A Thank You

Here I was cruising my blog stats and I came across a link from Blogher. A lovely lady named Nordette had quoted me not once but twice in her contributions to Blogher. I would like to say thank you to Miss Nordette and I am honored that you would find my blog and my post on Balancing Babies and Bills interesting enough to quote.

So, in turn, I return the favor amicably.

Nordette has been blogging about the econimic times and crisis we find ourselves in. How can one cut the budget to survive these times. It’s difficult to say the least. Here’s a few more tips for budgetting and pulling in the purse strings.

1. Utilities


Do you really need all those features? Voice mail? Call forwarding? Call waiting? You pay up to 7 dollars a feature after the promo freebie of three months. If you package it together you are still looking at anywhere between 15 and 20 dollars a month for the package deal. The only thing you really need is a basic phone line, if the person desperately wants to get a hold of you, they’ll call back and keep calling until they get you! If you need an answering machine, get an old style analog machine. Our phone is cordless with a base that has an old style analog answering machine – I just saved myself 7 bucks for the voice mail service, 7 bucks for the call waiting services and 7 bucks for caller ID services on my bill by changing it to remove those features. That’s 21 dollars in savings on my phone bill already and I haven’t even spoken about long distance yet!

Long Distance Services

Think about how often you call long distance. Is it within the country? International? How often? We don’t call the United States at all. We call long distance at least once a day within Canada and that’s only my mother’s work place if I am returning her call or my sister’s phone number. Instead of 12.99 a month for anywhere, anytime in Canada and the USA we chose to change it to 5 cents a minute in Canada only. That’s a 5 dollar a month service compared to a 12.99 service a month. Savings: A penny shy of 8 bucks.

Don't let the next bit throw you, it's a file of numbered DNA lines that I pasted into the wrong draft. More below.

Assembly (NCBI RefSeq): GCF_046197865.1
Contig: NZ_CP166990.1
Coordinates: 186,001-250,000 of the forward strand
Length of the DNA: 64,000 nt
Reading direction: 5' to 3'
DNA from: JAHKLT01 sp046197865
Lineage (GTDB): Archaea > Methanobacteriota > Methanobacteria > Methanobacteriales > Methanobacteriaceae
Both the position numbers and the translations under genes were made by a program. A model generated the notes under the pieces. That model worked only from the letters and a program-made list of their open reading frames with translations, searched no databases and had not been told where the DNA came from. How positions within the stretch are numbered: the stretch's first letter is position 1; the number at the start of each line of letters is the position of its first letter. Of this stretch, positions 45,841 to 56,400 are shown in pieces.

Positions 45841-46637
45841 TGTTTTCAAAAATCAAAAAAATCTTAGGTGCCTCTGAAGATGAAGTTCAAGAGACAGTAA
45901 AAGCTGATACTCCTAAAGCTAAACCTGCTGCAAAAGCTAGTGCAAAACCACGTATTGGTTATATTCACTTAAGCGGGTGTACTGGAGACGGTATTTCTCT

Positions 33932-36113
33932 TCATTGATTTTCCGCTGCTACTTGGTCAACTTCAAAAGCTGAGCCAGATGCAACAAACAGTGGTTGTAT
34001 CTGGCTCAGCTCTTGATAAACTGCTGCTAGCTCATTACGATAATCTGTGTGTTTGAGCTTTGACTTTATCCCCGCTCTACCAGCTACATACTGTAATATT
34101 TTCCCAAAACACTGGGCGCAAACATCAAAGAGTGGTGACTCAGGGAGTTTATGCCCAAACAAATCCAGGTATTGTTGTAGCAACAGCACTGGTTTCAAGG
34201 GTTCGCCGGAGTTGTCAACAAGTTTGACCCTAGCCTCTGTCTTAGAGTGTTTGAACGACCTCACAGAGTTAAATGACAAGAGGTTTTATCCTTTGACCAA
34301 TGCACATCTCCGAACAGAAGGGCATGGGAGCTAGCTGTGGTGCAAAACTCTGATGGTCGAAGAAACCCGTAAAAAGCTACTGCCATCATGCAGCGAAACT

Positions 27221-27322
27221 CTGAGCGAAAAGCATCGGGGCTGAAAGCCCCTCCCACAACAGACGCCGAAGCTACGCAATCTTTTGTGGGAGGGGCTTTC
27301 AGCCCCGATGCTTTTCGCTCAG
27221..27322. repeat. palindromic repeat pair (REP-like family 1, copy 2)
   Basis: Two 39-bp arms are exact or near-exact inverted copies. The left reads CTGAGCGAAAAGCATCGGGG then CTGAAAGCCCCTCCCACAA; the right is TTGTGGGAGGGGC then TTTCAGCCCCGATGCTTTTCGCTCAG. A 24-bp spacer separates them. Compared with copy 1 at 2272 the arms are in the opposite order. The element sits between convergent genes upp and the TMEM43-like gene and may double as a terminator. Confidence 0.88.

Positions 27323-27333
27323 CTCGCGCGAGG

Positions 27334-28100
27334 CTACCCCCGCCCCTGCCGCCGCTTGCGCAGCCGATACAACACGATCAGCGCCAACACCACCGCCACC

Still keeping score with me? That’s 28.99 or almost 29 dollars in savings on a phone bill. Our phone bill was all the bells and whistles at 80 dollars a month now it’s a basic line with no bells and whistles for 23 dollars a month plus 5 dollars a month in long distance. That is a 52 dollar savings on a phone bill a month. Over a year – 336 dollars  compared to paying 960 dollars a year. That’s an extra 624 dollars a year to put toward something else.

Electric & Gas Heating

Turn off those appliances, use a clothes line to dry your clothes, use your power hungry appliances in low peak hours (usually between 8pm and 11pm). Buy energy saving light bulbs and appliances. Turn off that television when not using it. Turn off the lights when leaving a room. Make it a habit! Take showers instead of baths – even the kids. Couples, pair up with your showers at night, hey it’s couple time!

Water Bills

Would it pay you forward to pay now to fix running and leaky toilets? You bet, a toilet can run you anywhere from 200 to 400 dollars in water bills if it is not maintained. A leaky faucet? Just as much. Keep those toilets and faucets well maintained. A leaky water heater? You’re looking at a 500 to 700 dollar water bill spike if you don’t do something about it now. It is better to pay 50 dollars to fix a relatively easy problem to fix now in a toilet or 300 dollars to fix a leaky water heater now then it is to get shocked at your mail box with an 800 dollar water bill later.

Utility companies don’t care if your toilet was leaky or your water heater. They want their money, they are for profit companies and to them bottom line is all that matters.

Television – Cable Services

Do you really need 300 channels? Have you ever sat there on a Friday night and flip through those 300 channels saying with an exasperated sigh “there’s nothing on” Why not cut the bill literally in half and say it with 100 channels instead? Bells and whistles don’t mean a darn thing if you can’t pay for them. Go basic, or go without – You have an extensive DVD collection you say? Hey, favorite movies make for favorite family nights! Games? Kids love parent’s attention, any way they can get it! Game night and going back to basics based on family quality time might satisfy little Billy’s or little Bailey’s cravings for mama and papa time with them.